The message here is: do not click on unsolicited invitations to download software of any kind.
To expand on that point; you need to be sure that any security application you are considering installing on your computer is recognized as legitimate by industry experts. To do that, visit Spyware Warrior, an excellent web site that will advise you what products work and have a deserved reputation for quality performance.
Rogue security software such as XP Antivirus 2008, is software that uses malware, or malicious tools, to advertise or install itself. Unless you have had the bad experience of installing this type of malicious software, you may not be aware that such a class of software even exists. But it does.
This particular rogue security software’s installer is usually found on adult websites, or it can be installed manually from rogue security software websites.
After the installation of XP Antivirus 2008 be prepared for false positives; fake or false malware detection warnings. As with all rogue security applications, XP Antivirus 2008 was developed to mislead unaware computer users’ into downloading and paying for the “full” version of this bogus software, based on the false malware positives generated by the application.
If the full program fee is not paid, XP Antivirus 2008 continues to run as a background process incessantly reporting those fake or false malware detection warnings discussed earlier. To really try your patience, this rogue security software cannot be uninstalled using the Windows Add/Remove Programs tool.
There have been some reports indicating that XP Antivirus 2008 has the potential to capture and transmit personal and financial information, although this remains largely unverified.
Generally, reputable anti-spyware software is capable of detecting rogue software if it attempts to install, or on a malware scan. But this is not always the case. Anti-malware programs that rely on a definition database can be behind the curve in recognizing the newest threats.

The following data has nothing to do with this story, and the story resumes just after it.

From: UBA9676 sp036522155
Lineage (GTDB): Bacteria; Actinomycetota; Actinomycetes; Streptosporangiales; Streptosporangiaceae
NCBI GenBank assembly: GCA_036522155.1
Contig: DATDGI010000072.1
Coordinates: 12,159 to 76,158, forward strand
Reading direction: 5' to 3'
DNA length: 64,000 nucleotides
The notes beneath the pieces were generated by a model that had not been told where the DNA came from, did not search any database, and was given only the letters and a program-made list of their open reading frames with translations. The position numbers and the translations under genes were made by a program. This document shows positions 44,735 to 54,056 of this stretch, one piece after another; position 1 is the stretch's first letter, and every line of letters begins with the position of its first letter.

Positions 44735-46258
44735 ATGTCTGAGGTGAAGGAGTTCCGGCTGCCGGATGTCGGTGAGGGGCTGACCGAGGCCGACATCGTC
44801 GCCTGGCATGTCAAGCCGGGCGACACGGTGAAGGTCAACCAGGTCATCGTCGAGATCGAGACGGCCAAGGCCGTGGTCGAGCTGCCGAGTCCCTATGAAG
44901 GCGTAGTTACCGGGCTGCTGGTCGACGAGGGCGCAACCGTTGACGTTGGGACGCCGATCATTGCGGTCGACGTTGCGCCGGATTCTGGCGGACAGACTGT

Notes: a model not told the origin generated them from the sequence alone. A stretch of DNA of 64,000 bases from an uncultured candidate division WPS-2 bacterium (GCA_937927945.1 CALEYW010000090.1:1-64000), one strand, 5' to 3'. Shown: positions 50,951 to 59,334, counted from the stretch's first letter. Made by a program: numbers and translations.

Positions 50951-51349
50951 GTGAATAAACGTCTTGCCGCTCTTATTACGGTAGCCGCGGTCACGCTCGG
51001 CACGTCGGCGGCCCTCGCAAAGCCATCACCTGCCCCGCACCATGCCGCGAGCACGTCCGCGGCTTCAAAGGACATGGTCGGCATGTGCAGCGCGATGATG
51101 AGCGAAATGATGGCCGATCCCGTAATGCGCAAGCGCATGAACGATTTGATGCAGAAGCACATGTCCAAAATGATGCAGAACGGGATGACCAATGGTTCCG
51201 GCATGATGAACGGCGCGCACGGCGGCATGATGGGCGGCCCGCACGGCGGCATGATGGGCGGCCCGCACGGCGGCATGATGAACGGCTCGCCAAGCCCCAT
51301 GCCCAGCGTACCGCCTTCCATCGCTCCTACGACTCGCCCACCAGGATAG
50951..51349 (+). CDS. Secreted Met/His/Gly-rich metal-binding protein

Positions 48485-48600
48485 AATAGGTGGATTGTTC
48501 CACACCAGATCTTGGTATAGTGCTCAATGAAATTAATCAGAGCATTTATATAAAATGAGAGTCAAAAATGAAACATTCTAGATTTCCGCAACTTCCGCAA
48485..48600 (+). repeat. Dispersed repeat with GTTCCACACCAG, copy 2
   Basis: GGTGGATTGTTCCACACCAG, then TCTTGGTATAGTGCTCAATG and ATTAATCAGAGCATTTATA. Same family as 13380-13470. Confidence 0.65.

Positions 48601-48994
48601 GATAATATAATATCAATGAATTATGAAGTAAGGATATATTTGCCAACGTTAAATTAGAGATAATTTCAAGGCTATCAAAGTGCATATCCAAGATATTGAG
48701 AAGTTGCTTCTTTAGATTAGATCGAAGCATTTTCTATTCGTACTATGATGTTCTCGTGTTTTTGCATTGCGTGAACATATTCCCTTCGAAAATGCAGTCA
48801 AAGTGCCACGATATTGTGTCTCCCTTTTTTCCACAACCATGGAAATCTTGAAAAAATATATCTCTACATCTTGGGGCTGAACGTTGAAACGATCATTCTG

A good partial solution to this problem is to ensure you have installed, and are running, an anti-malware application such as ThreatFire 3, free from PC Tools. This type of program operates using heuristics, or behavioral analysis, to identify newer threats.
As well, Malwarebytes, a reliable anti-malware company has created a free application to help keep you safe and secure. RogueRemover (latest version released May 30/08), will safely remove a number of rogue security applications.
A further resource worth noting is the Bleeping Computer web site where help is available for many computer related problems, including the removal of rogue software.
What you can do to reduce the chances of infecting your system with rogue security software.
- Be careful in downloading freeware or shareware programs. Spyware is occasionally concealed in these programs. Download this type of program only through reputable web sites such as Download.com, or sites that you know to be safe.
- Consider carefully the inherent risks attached to peer-to-peer (P2P), or file sharing applications.
- Install an Internet Browser add-on that provides protection against questionable or unsafe websites. My personal favorite is Web of Trust, an Internet Explorer/FireFox add-on that offers substantial protection against questionable or unsafe websites.
- Do not click on unsolicited invitations to download software of any kind.